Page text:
Monday, September 30, 2013

How We Can Improve Massive Open Online Classrooms (MOOCs)

By Sean Scarpiello

After reviewing some recently published news articles on the success of Massive Open Online Classrooms (MOOCs), I was a bit shocked to see that there were not many fans of this technology in the academic community. Last year, many colleges made agreements with companies such as Udacity and began to give academic credit to students upon completion of many courses taken through MOOCs. However, many colleges and universities found that their students did not do well in these types of classes. In fact, one school had prematurely ended a MOOC pilot program after only two semesters with the program in place. This is because they found that half of the students who pass traditional classes ended up failing a MOOC class. So, is it that we need to go back to the drawing board and redesign MOOCs, or do we need to do something else to fix this problem?

When looking into the first MOOCs that existed, Sebastian Thurun’s Artificial Intelligence MOOC, we see that overall, a huge amount people, around 160,000 students, took the course. Of these 160,000 students, only 23,000 passed the class. This is not a very good number considering less than 15% of students graduated the course. However, it is important to remember that not one student paid for their spot in the class. Furthermore, it is difficult to estimate how many students really “took” the class by actively completing assignments, taking tests, and watching the lectures. Overall, we must consider that since students were not paying out of pocket for the MOOC they were enrolled in, we cannot expect them to have taken the course seriously. When looking back at how traditional types of classes have a much higher success rate than the MOOCs, it is important to remember that there is a price tag placed on each class. Personally, I make every attempt to attend each one of my college level classes, because when I break down the number of hours of class time over the cost of tuition, each class costs about $40 to $60, which is a lot of money that many students will not want to waste. Beyond this, MOOCs place students in a difficult position. MOOCs rely on students to take the initiative to sit down and complete classwork. In traditional schooling and in a lot of college classrooms, professors, teachers, and teaching assistants hound students for work on strict due dates. Therefore, if students want to save the money that comes along with MOOCs, they are really going to need to take some of their own initiative to sit down and work on classwork. Otherwise, it would probably be better for students who struggle at focusing to go ahead and pay to sit through formal classes.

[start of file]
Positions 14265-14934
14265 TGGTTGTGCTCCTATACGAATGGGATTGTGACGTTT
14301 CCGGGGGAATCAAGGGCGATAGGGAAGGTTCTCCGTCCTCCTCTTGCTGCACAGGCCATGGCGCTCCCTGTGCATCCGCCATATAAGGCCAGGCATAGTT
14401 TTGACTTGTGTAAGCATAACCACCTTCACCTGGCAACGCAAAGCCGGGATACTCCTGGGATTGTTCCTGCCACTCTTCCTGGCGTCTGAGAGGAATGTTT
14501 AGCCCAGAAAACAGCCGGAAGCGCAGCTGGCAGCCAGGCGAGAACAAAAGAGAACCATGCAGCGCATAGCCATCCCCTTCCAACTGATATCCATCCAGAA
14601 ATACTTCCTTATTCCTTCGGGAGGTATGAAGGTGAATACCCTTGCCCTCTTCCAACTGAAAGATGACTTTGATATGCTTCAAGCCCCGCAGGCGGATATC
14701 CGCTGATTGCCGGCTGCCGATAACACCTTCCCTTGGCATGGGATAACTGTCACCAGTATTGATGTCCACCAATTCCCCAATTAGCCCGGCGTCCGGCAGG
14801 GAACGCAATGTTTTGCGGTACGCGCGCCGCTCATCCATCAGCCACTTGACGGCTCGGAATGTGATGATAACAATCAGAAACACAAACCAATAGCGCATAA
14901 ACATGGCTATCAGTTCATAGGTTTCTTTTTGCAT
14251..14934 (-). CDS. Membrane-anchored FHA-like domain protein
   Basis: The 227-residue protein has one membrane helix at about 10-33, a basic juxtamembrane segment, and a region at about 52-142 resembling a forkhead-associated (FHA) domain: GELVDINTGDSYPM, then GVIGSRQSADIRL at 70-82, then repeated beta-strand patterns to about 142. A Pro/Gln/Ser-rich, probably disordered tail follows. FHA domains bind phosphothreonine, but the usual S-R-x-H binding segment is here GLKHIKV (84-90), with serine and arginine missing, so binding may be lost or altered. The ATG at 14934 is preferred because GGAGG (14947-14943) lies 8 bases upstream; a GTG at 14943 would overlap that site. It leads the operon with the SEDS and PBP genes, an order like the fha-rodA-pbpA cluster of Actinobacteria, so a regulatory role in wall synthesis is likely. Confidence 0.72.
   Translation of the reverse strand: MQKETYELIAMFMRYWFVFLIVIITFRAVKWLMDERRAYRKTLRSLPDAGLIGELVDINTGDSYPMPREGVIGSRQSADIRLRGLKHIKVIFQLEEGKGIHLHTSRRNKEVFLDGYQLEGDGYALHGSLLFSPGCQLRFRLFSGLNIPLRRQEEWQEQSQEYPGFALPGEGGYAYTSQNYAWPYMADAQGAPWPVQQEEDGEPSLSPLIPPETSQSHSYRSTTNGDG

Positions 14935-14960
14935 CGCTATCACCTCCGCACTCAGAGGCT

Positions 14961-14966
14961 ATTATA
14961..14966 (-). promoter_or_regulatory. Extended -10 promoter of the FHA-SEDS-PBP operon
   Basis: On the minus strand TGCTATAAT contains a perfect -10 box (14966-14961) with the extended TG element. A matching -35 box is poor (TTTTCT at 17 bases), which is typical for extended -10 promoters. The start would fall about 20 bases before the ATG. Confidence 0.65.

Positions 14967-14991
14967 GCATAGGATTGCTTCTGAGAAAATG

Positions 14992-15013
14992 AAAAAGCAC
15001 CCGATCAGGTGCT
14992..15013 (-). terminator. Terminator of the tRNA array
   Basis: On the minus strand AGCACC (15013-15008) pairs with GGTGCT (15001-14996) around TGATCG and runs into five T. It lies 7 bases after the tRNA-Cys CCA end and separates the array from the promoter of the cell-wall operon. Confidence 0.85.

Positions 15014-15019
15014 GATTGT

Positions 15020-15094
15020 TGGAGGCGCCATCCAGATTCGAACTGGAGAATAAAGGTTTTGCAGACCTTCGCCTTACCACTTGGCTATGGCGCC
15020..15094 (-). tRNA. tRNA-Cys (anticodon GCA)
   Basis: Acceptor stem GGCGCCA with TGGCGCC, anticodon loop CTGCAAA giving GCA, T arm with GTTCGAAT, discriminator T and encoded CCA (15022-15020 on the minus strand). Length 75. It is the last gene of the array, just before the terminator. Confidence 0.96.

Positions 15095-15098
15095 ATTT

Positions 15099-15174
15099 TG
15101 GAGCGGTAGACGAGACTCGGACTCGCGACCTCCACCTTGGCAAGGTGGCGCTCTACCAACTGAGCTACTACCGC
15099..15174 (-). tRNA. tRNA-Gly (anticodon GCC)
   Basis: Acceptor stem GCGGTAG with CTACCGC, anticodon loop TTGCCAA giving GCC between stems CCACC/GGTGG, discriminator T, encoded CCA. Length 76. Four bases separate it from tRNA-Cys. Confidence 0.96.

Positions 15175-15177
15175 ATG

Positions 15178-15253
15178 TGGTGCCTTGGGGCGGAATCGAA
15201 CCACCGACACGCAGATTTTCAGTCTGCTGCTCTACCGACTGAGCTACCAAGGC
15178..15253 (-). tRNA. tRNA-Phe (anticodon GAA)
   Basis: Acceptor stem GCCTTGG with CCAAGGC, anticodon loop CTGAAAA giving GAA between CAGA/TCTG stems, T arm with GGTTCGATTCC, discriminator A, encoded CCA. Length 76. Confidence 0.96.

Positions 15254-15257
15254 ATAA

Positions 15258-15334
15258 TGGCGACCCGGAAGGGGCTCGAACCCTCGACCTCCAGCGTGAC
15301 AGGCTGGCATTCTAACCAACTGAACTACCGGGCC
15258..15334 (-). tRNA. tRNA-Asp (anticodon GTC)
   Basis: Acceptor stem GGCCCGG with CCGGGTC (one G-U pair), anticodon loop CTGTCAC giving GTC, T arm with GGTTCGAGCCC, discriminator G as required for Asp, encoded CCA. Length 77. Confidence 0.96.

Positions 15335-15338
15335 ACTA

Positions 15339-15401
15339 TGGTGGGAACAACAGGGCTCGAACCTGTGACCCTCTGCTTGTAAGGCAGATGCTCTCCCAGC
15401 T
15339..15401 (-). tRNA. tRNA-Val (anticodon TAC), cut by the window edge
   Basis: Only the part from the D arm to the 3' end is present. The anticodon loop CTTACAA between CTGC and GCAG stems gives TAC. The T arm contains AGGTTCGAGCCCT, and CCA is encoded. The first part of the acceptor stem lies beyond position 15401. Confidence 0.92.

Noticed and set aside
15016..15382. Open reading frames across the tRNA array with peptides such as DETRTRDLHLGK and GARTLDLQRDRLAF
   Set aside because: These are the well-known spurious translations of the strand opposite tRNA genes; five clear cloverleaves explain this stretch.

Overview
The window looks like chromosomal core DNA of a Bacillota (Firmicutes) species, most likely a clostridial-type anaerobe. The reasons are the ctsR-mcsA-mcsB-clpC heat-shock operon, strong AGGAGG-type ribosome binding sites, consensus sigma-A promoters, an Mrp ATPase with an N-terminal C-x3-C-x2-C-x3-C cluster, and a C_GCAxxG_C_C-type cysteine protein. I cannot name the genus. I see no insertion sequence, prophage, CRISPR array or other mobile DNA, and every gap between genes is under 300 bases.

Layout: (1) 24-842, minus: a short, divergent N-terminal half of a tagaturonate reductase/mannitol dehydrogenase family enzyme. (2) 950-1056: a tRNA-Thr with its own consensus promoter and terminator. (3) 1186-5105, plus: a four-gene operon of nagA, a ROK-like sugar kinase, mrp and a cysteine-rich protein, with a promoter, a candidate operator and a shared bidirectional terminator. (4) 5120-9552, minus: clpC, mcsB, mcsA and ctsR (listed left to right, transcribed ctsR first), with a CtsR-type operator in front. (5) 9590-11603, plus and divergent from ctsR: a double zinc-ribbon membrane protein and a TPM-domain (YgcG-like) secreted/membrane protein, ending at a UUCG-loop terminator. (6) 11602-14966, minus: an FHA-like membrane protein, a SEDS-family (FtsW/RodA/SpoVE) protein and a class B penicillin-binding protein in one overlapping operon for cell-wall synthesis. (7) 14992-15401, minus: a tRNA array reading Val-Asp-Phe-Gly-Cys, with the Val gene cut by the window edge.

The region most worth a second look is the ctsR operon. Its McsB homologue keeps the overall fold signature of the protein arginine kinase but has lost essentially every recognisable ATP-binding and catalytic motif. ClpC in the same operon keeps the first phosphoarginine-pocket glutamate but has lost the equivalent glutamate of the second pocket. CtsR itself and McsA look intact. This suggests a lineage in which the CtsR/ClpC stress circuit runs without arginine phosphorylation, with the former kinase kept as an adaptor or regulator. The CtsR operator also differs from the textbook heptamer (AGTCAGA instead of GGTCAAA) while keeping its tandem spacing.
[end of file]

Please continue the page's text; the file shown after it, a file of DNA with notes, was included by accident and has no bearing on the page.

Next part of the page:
In light of this, I do not think that MOOCs are 100% perfect and faultless in these cases. The colleges offering trial programs with MOOCs must have still had reasons to cancel these technology based classrooms. MOOCs are often criticized for being very heavy on the memorization and regurgitation of topics. This often means that many students do not learn much because they simply memorize the material for the test, and then later forget about it. Additionally, MOOCs lack collaboration and application of class material. This is a difficult task for MOOCs to include into their curriculum due to the online nature of MOOCs. However, professors teaching MOOCs could easily include pages of extra practice problems where students can apply the materials they are learning in class. The last major criticism of MOOCs is that they allow for little feedback. This can definitely hold true, but again there is an easy fix for this problem. The instructors of MOOCs could work with program designers to include question-answer modules with the professor or teaching assistant, as well as include open forum where classmates can discuss their individual issues in the class. Here, students will be able to voice their concerns with their professors and classmates, and the professor can then act to clarify certain areas in the material and answer questions that many students are asking.

In all, while there has been a lot of criticism coming from the academic community on MOOCs, it is important to remember a few things. MOOCs will take some time to get used to and many students will need to change their study habits or otherwise pay to take traditional types of classes. Also, MOOC designers can do their part by making the MOOCs as similar to traditional classrooms as possible by including places for interaction to occur among classmates and professors. MOOCs have the potential to completely revolutionize the field of education by bringing education to the masses through technology at low costs. Therefore, it is important to not give up on MOOCs until we change the way we think about them and change their designs to become more individualized and student friendly.


No comments: